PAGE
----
Introducing a delay of even up to 1 min as you suggest doesn't compensate and allow for less powerful/cheaper hardware to be used. By realtime, I mean the hardware needs to be able to process the video stream at the same rate it is coming in - in other words, not take an existing file and convert it, then play it. Because TV is "realtime" in this sense, if the hardware is not powerful enough, even a delay(buffer, really) of 1 min will eventually run out, because the hardware will progressively get further and further behind .... then black screen! So it is the nature of TV not having a set "end point" like a file does that prevents you from using the lower powered hardware.

If you used that lower powered hardware against a file, that would be fine, you would just have to wait loner before you could begin watching the content. But that doesn't logically have an analogy in a realtime stream. No matter how long you waited before beginning the content, eventually the content would catch up with the hardware and the stream would stop. So the hardware needs to be able to encode at at least 1.5Gb/s.

Moreover - even if introducing a delay (buffer period) of 1 min did fix this issue of lower powered hardware, this would happen every time you changed channel - not many people would be prepared to wait 1 min per "flip" in channel surfing!

I don't disagree that there are encoders (decoders are always cheap because they have far less to do) that can do realtime streams, possibly cost effectively. I guess this goes back to my original point - these algorithms are necessarily adaptive. The higher quality you want out, the more time they take to do it (at the same price point, roughly!) - once you configure it for a level of compression quality that gets to less than 25/30/50/60 frames per second, it can no longer be used for this job, effectively setting an upper limit on the quality of the compression for a given piece of hardware (and therefore price).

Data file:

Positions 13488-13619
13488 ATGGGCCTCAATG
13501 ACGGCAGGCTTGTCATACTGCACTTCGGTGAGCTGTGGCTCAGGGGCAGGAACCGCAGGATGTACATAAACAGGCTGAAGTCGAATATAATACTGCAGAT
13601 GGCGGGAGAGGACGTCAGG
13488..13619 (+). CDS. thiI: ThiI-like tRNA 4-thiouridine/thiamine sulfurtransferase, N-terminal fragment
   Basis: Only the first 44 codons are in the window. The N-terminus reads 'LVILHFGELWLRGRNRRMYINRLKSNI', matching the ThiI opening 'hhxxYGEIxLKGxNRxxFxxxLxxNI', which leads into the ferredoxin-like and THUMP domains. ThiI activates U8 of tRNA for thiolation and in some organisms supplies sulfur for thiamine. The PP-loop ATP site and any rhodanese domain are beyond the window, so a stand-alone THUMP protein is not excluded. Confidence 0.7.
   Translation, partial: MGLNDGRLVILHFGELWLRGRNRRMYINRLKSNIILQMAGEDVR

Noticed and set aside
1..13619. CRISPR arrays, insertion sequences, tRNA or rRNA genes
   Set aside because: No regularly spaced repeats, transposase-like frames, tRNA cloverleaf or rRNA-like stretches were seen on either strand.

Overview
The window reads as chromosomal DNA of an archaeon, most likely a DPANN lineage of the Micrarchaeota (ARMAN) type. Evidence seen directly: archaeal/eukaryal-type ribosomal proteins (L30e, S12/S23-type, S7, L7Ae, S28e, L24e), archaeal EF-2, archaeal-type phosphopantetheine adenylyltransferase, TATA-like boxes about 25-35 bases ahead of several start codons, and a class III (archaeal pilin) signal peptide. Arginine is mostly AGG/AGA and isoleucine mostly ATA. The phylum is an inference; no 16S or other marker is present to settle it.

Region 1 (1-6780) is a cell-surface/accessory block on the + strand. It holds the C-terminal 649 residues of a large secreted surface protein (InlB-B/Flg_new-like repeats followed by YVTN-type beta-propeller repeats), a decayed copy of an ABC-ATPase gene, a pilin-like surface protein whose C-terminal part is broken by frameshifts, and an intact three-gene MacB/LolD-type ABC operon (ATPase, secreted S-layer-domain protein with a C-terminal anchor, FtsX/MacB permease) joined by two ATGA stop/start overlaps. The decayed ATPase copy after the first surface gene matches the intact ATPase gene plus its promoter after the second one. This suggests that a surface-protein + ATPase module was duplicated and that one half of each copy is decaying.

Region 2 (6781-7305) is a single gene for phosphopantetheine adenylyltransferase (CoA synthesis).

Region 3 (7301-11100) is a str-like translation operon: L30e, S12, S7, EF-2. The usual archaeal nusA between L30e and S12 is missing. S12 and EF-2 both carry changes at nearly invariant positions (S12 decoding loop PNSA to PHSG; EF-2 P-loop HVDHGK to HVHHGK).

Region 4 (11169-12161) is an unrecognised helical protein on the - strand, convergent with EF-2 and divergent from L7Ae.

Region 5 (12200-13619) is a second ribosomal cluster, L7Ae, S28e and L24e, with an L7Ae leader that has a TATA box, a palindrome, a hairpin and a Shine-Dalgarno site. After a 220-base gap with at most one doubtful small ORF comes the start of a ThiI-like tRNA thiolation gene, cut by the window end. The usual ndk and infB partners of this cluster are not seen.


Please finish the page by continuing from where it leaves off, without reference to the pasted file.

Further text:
Remember the first DVD recorders? Their video quality was appaling, even though some of them used MPEG2 - those encoders for CE equipment were VERY expensive initially, and so this set an effective upper limit on quality compared with what consumers were prepared to pay. As volumes and technologies progressed, they were able to achieve much higher encoded bitrates at lower costs, so quality went up. Same principle - if there is the demand for this then I agree that 2009 will be interesting, but I think that demand will only come from HDDVD and BluRay recorders, not from wireless HDMI cable replacements... much higher volume...